More recently Davies and Spencer (2010) argue that denying emotion altogether does not necessarily lead to better research and that emotion is not antithetical to thought or reason, but is instead an untapped source of insight that can complement more traditional methods of anthropological research. Intense emotional experiences are likely to happen while working with marginalised and disadvantaged groups of people. For example Arditti et al. (2010) describe the experiences of conducting research in a prison setting where researchers may feel intense emotions such as anger and sadness that may have a disturbing impact on them.  In their research the injustice in the harsh behaviour of the jail authorities towards the prisoners caused anger among the researchers. The social stigma attached with certain groups such as the prisoners, the homeless and the destitute further stimulates the sensitivity of the researchers as they transform from objective observers to subjective participants in the research process. Often researchers try to place themselves into the research subject’s position and try to imagine what life would be like to be in that place.

In this brief I am going to talk about my own emotional upheavals and break-downs during development fieldwork that I did as a part of my research work with an NGO.  Fieldwork for me became a process of not only understanding the “deprived other” but my own self, as I was not able to handle misery beyond a point which led me to change my career path from working in an NGO for two years to becoming a full time academic.

Raigarh, Chattisgarh, India

Raigarh, Chattisgarh, India

After completing my PhD from the National University of Singapore in May 2011, I decided to work in an NGO which had always been my dream and passion. The NGO that I joined did advocacy and direct implementation work for the poor including the homeless, the destitute and the street children. I joined the research team at the NGO as the  coordinator of the research activities. The research focussed on  conceptualising the lives of the vulnerable groups in the Indian context and documenting their experiences of marginalisation. Having worked with the 2004 Tsunami-affected people during my PhD fieldwork I felt well-equipped with skills to work with socially marginalised and deprived communities only to realise two years later that this work was way more daunting. In my two years at the NGO (from May- 2011 to May 2013) I interacted with several vulnerable groups including people in slums, in homeless shelters and the rat-eaters in the villages of Bihar. In February 2013, I undertook fieldwork along with my colleagues on the issue of land displacement in the context of mining by private companies in the state of Chattisgarh in India. It was this fieldwork that made me realise that doing development fieldwork over a long period of time takes a toll on the sensibilities of the researcher. I personally felt that  I was emotionally not prepared to do it for a very long time and that I needed to take a break from it for some time to strengthen myself to face the field full of injustice and oppression once again. Continue reading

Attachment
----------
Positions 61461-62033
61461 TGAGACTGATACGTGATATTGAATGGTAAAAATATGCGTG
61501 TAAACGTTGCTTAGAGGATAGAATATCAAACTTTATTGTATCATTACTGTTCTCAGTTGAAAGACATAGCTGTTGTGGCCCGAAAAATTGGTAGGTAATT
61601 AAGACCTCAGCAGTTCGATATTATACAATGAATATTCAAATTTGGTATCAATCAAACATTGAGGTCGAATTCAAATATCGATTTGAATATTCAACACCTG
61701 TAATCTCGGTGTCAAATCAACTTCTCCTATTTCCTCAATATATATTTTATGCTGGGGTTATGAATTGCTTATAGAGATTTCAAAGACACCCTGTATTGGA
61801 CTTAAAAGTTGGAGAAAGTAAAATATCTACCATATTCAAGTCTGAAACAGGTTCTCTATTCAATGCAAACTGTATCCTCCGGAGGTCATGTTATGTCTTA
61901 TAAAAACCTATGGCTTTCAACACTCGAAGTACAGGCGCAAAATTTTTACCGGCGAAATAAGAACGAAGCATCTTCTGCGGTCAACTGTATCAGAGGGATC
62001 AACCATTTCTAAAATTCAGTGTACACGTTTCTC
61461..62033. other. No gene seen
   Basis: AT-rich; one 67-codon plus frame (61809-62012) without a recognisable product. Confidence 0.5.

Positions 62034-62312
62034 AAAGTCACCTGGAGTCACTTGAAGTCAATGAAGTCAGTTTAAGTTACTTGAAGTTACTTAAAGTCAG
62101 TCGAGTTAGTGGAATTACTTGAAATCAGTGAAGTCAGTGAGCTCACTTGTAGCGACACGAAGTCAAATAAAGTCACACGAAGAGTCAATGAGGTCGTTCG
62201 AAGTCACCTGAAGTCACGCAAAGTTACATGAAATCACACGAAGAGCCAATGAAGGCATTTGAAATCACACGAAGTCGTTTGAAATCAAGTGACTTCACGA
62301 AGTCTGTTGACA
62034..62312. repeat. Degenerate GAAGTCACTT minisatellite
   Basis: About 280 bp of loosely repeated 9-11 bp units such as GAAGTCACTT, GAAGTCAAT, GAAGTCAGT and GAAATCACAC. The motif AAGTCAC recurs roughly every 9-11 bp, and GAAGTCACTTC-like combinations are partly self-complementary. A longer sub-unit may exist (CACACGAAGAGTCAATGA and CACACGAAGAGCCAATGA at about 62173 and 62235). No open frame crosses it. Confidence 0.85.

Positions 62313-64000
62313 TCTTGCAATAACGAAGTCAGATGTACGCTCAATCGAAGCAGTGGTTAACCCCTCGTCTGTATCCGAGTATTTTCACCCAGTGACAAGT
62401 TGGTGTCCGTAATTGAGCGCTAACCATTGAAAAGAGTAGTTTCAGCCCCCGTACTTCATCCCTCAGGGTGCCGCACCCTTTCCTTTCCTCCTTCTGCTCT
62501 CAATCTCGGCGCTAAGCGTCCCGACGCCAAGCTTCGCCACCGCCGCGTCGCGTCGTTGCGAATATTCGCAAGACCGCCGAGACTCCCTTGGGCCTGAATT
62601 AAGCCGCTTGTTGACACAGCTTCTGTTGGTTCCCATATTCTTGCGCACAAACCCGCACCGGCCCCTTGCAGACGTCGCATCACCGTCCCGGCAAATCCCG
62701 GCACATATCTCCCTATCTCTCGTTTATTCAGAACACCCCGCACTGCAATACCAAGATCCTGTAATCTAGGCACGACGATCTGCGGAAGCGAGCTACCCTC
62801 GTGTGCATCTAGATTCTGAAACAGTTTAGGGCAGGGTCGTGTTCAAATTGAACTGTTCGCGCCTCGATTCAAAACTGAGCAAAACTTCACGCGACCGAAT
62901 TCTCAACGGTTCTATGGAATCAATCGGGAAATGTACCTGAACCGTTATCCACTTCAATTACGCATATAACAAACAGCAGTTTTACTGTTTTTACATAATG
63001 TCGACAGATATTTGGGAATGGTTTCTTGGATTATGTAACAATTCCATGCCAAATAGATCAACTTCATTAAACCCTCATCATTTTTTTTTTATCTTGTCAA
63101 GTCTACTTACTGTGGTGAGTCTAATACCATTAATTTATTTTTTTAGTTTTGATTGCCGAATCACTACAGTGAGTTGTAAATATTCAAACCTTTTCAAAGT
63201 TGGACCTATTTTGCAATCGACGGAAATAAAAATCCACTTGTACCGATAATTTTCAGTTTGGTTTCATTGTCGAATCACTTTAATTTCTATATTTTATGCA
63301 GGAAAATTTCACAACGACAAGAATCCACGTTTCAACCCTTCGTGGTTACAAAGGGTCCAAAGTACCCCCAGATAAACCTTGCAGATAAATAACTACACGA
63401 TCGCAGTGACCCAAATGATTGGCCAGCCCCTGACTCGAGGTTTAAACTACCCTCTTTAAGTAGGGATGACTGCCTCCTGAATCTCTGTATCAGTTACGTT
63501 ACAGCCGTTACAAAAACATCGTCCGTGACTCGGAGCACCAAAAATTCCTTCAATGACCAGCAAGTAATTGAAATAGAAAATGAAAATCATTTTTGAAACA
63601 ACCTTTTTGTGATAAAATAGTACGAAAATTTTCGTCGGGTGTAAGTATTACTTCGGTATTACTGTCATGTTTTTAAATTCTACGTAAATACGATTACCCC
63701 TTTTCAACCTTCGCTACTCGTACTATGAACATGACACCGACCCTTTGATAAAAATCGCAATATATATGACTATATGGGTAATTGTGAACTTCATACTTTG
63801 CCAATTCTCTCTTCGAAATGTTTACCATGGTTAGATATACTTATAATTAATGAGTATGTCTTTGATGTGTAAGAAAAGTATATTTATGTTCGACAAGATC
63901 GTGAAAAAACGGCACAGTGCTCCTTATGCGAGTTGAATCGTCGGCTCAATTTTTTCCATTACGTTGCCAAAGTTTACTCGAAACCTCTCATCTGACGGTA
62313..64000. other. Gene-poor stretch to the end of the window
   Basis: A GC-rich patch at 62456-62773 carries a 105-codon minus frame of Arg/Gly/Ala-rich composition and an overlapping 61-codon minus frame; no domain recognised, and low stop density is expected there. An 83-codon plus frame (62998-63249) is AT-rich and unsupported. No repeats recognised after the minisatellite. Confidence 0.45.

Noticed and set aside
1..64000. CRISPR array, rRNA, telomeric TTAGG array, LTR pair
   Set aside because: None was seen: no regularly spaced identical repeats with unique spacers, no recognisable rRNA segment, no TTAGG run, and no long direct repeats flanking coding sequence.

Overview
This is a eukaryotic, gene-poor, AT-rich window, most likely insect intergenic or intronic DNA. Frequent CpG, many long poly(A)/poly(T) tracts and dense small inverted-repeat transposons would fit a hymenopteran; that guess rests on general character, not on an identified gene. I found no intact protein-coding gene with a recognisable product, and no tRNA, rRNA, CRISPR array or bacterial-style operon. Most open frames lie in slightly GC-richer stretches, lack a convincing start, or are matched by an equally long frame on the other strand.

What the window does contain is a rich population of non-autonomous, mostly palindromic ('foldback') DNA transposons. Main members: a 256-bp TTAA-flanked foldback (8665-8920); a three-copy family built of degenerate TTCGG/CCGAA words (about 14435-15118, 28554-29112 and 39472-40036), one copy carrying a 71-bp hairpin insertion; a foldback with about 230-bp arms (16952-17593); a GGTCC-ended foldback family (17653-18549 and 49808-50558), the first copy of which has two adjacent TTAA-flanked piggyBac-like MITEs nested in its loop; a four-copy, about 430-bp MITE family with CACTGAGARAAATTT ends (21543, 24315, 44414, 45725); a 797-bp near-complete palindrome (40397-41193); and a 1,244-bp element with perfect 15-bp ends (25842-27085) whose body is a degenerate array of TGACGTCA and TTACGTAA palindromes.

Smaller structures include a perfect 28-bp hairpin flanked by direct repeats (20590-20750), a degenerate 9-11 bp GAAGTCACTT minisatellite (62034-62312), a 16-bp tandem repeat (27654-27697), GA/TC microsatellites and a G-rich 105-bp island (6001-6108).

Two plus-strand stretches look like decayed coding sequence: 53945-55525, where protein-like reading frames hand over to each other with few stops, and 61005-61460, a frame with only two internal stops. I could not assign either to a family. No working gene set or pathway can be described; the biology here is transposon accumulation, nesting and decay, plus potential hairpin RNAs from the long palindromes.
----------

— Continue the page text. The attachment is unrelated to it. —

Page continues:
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Jun 19 2014

Gaining access into gated communities: Reflections from a fieldwork in Istanbul, Turkey

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In this piece, Basak Tanulku shares her experiences of conducting fieldwork in gated communities in Istanbul, Turkey for her PhD research. She explains how she decided to work on gated communities, and discusses the problems arising due to difficulties in gaining access. However, access is not a linear process: rather, there are various steps and step-backs during the same study, which can have an effect on the research. Based on this perspective, Tanulku emphasises the importance of keeping a balanced relationship with the participants and of knowing how to ask the right questions.


Selecting the Topic: Gated Communities in Istanbul

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Istanbul, Turkey

I did not live in a gated community nor knew anyone who was living in one. However, I decided to work on gated communities while I was working in a university in Istanbul and collecting news published on various forms of immigration. A piece, published in Tempo Magazine titled as “The Whitest Turks Live in the North of Istanbul” (Tayman, 2004), raised interest in me about gated communities, which were described as reflections of class and cultural segregation and residents living in these developments, as symbols of “cultural whiteness”. “White Turks” has been a popular term used since the 2000s, describing people with an elite lifestyle who complain about Istanbul’s problems such as traffic, crowds and density, air pollution and lack of green spaces leading them to escape from the city centres. I reserved this news and titled it as “reverse migration” which was reminiscent of the conventional “white flight” of upper classes from city centres into suburbs, a trend seen especially in the USA and the UK. This news article brought two personal interests of mine together: a geographical/spatial concept “the north of Istanbul” and a socio-cultural one “White Turks”. Concomitantly, “gated community” is a term formed of a spatial (gated) and a social (community) concept. Continue reading